FIG. 4 depicts eversion instrument 10 being used in a step of the operational sequence of invaginating vessel portion 102 over tube 90 onto surface 91 of distal end 98. The operator moves cylinder 20 in the distal direction (left) so that distal end 82 of conical element 80 passes over tube 90, thus everting vessel portion 102 onto tube 90. The operator releases piston 40, allowing piston 44 to move proximally (to the right) as spring 70 expands and distal end 42 retracts from vessel 100. Eversion instrument 10 may then be slid off of the everted vessel 100 and reset for another use by allowing piston 40 to move further in the proximal direction so that conical element 80 resumes a conical configuration as shown in FIG. 2.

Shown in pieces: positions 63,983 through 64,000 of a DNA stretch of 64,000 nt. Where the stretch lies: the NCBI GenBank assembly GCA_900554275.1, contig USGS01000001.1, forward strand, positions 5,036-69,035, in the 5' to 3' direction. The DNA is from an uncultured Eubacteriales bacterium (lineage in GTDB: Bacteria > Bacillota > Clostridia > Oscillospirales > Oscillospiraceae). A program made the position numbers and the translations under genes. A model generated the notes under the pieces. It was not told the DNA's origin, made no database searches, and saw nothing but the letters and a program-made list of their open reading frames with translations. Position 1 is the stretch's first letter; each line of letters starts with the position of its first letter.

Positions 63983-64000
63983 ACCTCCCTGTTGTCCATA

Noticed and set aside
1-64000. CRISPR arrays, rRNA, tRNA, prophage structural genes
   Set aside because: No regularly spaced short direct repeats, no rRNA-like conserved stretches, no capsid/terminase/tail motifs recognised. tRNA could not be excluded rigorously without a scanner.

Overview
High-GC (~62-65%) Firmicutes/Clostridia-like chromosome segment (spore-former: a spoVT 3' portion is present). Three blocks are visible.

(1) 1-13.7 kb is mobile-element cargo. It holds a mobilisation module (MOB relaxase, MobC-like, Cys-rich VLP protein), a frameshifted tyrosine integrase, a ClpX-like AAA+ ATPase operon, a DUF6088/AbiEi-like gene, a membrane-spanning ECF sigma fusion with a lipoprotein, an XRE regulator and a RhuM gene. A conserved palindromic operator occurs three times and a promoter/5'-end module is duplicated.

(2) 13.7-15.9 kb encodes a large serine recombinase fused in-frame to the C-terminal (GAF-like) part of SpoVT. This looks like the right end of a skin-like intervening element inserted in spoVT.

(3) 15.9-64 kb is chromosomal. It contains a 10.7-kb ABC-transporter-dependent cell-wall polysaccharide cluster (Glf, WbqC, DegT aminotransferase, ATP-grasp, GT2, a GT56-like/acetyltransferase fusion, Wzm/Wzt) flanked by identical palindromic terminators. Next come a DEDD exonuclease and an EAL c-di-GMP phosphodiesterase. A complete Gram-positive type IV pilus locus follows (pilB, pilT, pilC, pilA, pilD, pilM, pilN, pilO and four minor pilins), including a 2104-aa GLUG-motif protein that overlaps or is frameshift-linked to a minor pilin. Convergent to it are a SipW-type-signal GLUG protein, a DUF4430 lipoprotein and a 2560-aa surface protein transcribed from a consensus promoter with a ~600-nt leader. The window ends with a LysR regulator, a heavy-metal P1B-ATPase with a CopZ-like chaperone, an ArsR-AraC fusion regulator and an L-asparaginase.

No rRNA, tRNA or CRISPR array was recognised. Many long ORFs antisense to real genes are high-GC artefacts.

When conical element 80 is in the cylindrical configuration as shown in FIG. 4, a circumferential edge 86 on distal end 82 of conical element 80 is approximately square, that is the imaginary plane defined by circumferential edge 86 is approximately perpendicular to the longitudinal axis of eversion instrument 10. As a consequence, circumferential edge 86 provides a continuous edge for pushing against vessel portion 102 during the step of invaginating. By distributing an everting force circumferentially as in the present invention, less trauma to the vessel occurs than with multi-fingered devices, thus reducing the possibility of injury to the vessel and later complications. Using conical element 80 for the initial flaring or radial stretching of vessel portion 102 also facilitates an even distribution of radial tensile (hoop) stress in the vessel walls, substantially preventing the creation of localized regions of high stress. In addition, vessel portion 102 only needs to be flared or radially expanded to a diameter to fit over tube 90, substantially eliminating overstretching.